Analysis Of Clay Shirky's The Political Power Of Social Media

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Freedom of Expression or Freedom of Invasion?
From hieroglyphics, the printing press, to the computer, the concept of communication has been an integral part of society in order to express and spread ideas. With the vast advancements in technology and social media tools, communication has evolved into a far more immediate, efficient method for greater involvement in activities locally and globally. Clay Shirky, in “The Political Power of Social Media: Technology, the Public Sphere, and Political Change,” outlines how to use these relatively new modes of interaction as a political force. He introduces the instrumental approach, where anti-censorship and “western” websites are the primary forces that are encouraged, and the environmental, where local conversations among the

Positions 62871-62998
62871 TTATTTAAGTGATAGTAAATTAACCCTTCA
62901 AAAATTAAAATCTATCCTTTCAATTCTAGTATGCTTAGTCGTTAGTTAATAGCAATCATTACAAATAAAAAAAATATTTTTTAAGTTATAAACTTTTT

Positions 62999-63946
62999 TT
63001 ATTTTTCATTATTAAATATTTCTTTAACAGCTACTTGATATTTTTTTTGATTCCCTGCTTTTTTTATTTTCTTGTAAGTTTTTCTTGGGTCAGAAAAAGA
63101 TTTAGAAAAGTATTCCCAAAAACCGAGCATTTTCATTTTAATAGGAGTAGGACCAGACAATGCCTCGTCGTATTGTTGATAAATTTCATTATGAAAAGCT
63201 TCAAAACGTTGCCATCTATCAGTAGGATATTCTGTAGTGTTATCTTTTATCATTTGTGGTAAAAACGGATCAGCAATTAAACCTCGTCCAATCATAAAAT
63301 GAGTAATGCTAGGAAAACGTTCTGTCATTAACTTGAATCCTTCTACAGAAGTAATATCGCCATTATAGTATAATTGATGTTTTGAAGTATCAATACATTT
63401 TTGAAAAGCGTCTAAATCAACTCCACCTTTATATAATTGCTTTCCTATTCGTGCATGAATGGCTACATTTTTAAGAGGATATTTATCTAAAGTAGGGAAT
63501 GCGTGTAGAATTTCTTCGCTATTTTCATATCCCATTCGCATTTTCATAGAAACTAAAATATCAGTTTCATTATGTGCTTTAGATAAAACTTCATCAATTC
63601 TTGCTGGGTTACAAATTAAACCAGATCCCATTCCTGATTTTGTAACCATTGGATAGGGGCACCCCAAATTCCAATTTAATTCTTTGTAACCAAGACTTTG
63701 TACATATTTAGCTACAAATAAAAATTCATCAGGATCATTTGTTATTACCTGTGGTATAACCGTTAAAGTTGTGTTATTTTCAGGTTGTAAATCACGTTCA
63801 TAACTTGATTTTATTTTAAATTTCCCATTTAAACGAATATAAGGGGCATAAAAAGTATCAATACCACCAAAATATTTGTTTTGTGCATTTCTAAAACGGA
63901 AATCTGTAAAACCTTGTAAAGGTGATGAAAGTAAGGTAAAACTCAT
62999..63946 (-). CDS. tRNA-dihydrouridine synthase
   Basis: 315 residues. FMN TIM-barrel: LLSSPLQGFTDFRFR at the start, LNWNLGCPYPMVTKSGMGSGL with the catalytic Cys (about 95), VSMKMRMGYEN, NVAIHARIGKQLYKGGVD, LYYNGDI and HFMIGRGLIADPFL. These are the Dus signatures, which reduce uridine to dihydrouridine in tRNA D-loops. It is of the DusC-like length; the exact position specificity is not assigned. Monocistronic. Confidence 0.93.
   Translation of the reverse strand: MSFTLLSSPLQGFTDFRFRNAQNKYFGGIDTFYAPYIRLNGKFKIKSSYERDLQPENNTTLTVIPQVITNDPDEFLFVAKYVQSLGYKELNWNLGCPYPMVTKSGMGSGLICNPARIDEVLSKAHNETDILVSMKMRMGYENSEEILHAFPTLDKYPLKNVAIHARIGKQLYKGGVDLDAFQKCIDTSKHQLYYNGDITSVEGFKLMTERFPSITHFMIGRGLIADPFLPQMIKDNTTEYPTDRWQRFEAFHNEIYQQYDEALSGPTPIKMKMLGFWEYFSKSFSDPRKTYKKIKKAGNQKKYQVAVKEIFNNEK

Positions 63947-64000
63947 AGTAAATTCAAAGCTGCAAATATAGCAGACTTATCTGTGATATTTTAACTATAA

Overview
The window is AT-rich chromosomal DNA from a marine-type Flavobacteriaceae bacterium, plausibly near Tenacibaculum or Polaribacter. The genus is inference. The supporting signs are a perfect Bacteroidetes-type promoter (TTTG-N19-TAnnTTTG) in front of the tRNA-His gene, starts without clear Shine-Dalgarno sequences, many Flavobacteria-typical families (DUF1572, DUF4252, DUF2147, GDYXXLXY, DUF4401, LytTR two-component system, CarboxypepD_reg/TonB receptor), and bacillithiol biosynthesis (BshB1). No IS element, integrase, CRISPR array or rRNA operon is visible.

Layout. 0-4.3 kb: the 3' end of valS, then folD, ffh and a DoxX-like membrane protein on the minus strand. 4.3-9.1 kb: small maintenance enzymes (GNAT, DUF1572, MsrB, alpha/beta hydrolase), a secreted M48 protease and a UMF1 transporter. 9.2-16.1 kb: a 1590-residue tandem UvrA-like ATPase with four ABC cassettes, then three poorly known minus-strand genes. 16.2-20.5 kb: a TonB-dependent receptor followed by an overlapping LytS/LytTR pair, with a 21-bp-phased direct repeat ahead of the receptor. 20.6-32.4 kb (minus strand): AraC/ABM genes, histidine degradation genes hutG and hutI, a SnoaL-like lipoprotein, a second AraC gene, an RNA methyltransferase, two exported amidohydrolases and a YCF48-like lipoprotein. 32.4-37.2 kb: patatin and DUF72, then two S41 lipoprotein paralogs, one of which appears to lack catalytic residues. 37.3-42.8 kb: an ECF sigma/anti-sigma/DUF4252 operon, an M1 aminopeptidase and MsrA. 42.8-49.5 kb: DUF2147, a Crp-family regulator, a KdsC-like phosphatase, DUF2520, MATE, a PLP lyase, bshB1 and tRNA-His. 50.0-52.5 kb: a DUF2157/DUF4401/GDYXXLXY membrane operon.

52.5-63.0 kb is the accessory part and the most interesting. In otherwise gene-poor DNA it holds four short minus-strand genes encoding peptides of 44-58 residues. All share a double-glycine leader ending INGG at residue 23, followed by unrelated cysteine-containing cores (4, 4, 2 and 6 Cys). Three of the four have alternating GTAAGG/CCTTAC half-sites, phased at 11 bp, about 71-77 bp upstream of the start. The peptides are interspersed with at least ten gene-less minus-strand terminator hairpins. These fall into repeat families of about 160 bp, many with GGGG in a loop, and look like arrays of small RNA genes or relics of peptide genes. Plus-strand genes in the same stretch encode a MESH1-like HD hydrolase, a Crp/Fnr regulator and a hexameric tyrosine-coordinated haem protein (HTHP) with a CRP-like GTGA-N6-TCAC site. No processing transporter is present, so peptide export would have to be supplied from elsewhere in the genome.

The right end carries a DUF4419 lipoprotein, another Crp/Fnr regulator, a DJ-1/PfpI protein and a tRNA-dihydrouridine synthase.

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Shirky argues that starting local conversations within people is far more effective in the long run in order to make true change and create a public sphere. As a part of his solutions, he presses for the reordering of priorities where freedom of expression socially and personally is at the top. Grounding this idea further, he announced a difficult, yet crucial step, which incorporated engagement between the government and the private companies that are “[…] used most for political speech, conversation, and coordination” (Shirky 42). However, a controversial social media tool that he had listed falls under scrutiny: WikiLeaks. Though WikiLeaks allows for the space for people to post confidential, often controversial aspects of media and the government in order to counter corruption, it wavers on the idea that it may be more an invasion of privacy than the freedom of speech that Shirky

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